Steel industry in China - statistics and facts

Modern life depends on steel. Infrastructure, buildings, and cars require huge amounts of iron and steel in the production process. During its modernization process, China has built up a gigantic production capacity for iron and steel and is by way the largest steel producer worldwide with a production volume of nearly 930 million metric tons of crude steel in 2018. Although China consumes the largest share of the produced steel itself, export also plays a major role for Chinese steelmakers. Controversial accusations have long been voiced that state subsidized Chinese steel mills are flooding the world market with cheap steel at dumping prices. In recent years, the Chinese government has taken steps to cut industry overcapacities. This has hardly affected China’s global share in crude steel production, which has continued to grow and surpassed 50 percent in 2017.

The amount of steel China consumes itself is difficult to assess. Not only do imports and exports have to be taken into consideration, but the indirect trade in steel, embedded in products partly made of steel like machinery, cars, or white goods, needs to be included as well. Apparent steel use (ASU), an indicator developed by the World Steel Association to measure steel demand and is expressed as deliveries minus net exports, stood at more than 680 million metric tons of finished steel products for China in 2016. True steel use (TSU), which additionally takes into account the volume of net indirect trade, and therefore comes close to the actual amount of steel products consumed in China, amounted to nearly 620 million metric tons of finished steel products in 2016.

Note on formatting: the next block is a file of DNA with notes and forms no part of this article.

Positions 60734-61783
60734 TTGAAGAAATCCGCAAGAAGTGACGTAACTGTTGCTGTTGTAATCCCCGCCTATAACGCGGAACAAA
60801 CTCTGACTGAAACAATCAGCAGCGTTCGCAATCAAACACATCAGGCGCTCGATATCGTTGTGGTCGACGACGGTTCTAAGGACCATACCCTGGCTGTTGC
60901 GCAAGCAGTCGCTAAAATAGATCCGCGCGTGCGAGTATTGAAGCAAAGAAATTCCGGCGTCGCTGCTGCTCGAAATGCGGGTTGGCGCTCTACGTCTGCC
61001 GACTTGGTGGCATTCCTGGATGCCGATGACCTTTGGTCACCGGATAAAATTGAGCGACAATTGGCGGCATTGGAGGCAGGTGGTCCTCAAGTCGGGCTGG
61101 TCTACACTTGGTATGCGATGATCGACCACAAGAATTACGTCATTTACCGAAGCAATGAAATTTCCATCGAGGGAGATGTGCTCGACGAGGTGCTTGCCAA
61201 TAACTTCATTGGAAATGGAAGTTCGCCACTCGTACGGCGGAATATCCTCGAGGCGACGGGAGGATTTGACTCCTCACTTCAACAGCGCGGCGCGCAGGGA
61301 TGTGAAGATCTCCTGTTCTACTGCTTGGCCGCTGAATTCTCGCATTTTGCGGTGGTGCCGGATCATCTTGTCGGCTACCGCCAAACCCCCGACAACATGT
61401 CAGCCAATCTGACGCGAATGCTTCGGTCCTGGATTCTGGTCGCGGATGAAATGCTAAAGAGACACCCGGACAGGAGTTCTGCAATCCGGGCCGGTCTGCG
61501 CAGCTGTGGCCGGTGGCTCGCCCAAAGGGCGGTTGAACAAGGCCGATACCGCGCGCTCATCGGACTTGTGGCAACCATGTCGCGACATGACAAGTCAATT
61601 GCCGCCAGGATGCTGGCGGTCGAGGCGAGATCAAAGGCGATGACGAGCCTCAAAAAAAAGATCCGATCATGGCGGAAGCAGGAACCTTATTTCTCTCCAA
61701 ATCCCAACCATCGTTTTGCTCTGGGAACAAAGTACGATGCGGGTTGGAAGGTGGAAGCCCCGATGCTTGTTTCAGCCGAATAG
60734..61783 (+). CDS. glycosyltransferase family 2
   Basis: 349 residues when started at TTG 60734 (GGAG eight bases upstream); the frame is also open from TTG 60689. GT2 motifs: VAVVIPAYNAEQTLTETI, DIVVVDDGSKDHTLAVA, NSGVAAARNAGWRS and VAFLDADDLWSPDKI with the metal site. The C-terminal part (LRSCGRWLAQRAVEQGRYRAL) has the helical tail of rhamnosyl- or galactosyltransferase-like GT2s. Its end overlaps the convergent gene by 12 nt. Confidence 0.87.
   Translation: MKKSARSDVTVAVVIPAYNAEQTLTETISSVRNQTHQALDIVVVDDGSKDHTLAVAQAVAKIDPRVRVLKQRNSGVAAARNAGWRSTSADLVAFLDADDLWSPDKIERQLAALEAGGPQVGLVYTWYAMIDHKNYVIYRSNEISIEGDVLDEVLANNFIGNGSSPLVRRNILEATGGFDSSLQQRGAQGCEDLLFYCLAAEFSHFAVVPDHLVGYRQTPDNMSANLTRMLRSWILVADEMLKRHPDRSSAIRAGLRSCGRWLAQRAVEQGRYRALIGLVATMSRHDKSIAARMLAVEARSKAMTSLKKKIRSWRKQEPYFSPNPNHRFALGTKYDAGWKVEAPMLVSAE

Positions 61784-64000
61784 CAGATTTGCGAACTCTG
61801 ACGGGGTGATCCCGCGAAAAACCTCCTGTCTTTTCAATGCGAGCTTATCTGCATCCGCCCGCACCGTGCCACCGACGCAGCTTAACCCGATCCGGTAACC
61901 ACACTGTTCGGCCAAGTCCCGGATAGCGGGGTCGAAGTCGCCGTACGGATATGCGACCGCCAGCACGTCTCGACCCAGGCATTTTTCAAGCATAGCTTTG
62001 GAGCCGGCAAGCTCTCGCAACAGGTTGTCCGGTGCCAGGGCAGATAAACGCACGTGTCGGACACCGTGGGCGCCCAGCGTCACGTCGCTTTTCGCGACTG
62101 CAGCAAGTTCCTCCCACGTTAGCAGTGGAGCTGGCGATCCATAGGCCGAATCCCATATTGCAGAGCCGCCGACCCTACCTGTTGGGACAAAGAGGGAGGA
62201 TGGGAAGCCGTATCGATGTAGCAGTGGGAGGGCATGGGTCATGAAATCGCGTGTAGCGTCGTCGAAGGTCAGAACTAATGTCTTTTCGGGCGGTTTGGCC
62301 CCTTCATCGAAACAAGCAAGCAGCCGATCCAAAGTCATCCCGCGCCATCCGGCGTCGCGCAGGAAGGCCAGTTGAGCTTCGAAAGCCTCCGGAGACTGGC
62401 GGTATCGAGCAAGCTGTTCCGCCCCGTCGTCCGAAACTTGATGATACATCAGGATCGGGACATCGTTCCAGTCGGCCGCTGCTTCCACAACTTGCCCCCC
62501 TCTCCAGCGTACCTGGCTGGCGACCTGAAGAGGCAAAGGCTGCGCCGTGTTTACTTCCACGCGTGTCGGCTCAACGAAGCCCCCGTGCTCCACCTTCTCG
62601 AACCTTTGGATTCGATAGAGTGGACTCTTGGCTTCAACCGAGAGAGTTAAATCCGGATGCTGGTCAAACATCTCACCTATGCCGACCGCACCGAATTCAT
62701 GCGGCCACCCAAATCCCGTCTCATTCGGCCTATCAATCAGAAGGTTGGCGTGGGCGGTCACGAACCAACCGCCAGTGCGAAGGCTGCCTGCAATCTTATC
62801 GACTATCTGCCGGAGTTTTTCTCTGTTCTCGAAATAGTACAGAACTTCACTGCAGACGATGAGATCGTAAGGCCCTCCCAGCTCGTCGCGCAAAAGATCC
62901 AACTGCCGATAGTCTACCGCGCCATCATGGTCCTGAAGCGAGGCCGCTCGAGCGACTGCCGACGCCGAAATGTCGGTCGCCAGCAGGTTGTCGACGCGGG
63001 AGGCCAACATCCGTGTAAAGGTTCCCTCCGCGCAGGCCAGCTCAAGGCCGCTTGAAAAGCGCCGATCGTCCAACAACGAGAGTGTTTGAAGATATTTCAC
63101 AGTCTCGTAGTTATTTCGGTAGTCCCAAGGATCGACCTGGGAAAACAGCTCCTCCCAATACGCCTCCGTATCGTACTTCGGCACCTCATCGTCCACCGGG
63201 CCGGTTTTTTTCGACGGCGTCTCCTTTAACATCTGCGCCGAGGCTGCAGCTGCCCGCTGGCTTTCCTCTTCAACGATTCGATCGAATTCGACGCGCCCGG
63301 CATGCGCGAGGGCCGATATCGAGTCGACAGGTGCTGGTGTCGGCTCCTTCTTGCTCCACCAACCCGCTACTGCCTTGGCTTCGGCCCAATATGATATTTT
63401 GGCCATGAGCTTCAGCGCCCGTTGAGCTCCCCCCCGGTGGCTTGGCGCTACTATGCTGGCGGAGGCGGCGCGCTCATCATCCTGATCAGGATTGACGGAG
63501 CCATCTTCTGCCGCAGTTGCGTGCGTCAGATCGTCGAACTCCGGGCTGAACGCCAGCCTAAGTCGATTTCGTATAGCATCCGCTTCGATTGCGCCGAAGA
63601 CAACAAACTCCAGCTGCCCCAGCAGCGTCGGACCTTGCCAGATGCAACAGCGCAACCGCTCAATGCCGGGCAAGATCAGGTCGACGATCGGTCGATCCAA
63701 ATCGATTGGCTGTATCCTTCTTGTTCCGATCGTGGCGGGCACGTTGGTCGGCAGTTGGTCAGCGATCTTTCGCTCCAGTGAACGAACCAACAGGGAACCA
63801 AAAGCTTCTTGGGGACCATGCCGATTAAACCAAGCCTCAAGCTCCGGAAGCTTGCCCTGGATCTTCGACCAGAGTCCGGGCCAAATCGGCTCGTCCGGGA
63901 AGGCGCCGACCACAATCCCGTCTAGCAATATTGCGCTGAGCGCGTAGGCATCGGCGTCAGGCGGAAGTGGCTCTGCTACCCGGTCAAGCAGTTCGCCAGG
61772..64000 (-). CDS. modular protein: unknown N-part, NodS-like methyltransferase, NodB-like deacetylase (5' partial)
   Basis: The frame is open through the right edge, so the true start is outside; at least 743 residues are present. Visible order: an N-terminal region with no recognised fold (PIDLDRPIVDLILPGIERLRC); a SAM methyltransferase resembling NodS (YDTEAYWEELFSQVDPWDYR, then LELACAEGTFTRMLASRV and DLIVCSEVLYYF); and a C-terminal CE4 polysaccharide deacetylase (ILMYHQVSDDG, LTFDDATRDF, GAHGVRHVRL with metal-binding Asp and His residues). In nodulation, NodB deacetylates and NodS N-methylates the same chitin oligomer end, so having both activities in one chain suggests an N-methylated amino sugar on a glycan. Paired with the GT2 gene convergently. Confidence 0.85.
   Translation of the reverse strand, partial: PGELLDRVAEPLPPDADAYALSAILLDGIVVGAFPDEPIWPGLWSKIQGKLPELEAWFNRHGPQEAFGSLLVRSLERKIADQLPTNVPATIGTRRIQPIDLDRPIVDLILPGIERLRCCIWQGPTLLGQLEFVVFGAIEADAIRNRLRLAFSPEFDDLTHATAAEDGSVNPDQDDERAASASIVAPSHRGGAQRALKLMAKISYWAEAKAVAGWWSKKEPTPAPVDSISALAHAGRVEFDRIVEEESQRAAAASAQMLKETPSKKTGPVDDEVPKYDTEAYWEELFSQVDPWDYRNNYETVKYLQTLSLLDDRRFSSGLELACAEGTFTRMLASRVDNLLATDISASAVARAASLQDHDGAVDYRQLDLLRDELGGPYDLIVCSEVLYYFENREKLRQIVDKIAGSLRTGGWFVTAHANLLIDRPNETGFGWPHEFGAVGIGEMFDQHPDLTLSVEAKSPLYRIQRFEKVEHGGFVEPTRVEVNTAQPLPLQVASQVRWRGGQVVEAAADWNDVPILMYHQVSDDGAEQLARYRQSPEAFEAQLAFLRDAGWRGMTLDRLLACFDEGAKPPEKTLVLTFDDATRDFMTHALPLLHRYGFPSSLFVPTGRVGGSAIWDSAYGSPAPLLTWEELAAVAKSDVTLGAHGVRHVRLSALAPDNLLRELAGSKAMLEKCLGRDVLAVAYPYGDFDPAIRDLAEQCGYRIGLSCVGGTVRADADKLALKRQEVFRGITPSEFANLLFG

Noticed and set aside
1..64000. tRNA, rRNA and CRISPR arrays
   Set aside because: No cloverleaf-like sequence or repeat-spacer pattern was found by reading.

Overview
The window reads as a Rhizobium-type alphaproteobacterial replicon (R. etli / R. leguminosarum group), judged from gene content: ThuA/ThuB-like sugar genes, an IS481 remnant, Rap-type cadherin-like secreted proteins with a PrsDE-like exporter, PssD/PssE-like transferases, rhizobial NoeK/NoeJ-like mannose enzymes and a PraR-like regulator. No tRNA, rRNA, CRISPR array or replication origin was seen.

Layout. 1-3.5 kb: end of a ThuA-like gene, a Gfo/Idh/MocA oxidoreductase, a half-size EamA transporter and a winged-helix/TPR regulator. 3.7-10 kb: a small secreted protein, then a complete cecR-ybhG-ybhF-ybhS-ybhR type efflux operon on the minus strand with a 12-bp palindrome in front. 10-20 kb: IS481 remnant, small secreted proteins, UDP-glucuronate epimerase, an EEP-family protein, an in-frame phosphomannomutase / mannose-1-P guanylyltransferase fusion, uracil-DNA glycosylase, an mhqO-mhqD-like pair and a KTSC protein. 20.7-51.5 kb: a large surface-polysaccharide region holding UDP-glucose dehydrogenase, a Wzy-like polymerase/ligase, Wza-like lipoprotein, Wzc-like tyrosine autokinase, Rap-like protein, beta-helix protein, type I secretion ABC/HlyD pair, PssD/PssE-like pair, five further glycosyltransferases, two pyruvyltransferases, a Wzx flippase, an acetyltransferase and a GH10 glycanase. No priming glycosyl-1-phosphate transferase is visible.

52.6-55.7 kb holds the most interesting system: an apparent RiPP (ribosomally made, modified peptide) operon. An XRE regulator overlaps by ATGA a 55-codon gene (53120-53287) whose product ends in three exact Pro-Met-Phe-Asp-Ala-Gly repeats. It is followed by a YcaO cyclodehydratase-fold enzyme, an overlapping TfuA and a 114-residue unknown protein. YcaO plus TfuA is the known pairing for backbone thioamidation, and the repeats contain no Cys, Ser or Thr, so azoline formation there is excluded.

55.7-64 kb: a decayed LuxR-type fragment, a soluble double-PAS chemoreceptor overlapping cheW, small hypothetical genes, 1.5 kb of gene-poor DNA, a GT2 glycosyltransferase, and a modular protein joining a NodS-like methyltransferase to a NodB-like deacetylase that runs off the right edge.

The Chinese steel industry is not only dependent on the global market for sales, but also for supply of raw materials, especially iron ore. Although China domestically mines large quantities of iron ore and possesses the fourth largest reserves of iron ore in the world, its iron ore is of low quality and contains only relatively low quantities of iron. Therefore, China is heavily reliant on the global iron ore supply, being by way the largest importer of iron ore worldwide. Imports are coming mainly from Australia and Brazil, these two countries together making up nearly 90 percent of total iron ore imports to China. In recent years, recycling has played a growing part in steelmaking in China, as the Chinese government has tried to increase the recycling rate of steel scrap. Although still low compared to other countries, the recycling rate of steel scrap used in crude steel production reached 20 percent in 2018 and will further increase in the coming years.

Faced with overcapacities in domestic and global markets, the steel industry in China is going through a phase of thorough restructuring. A prime example of this restructuring process is the merger of Baosteel Group and Wuhan Iron and Steel in 2016, forming China Baowu Steel Group. It is the largest steel producer in China and only second to ArcelorMittal in the world. In May 2019, Baowu Group obtained a controlling stake in the listed entity of Maanshan Iron and Steel, which brought Baowu closer to its goal of becoming a steel giant with more than 100 million metric tons of annual output volume. Although many steel enterprises in China are state-owned, like Baowu, having only parts of their companies listed on the stock exchange, there are also many private steelmakers in China, the largest being Shagang Group from Jiangsu province.

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Steel industry in China

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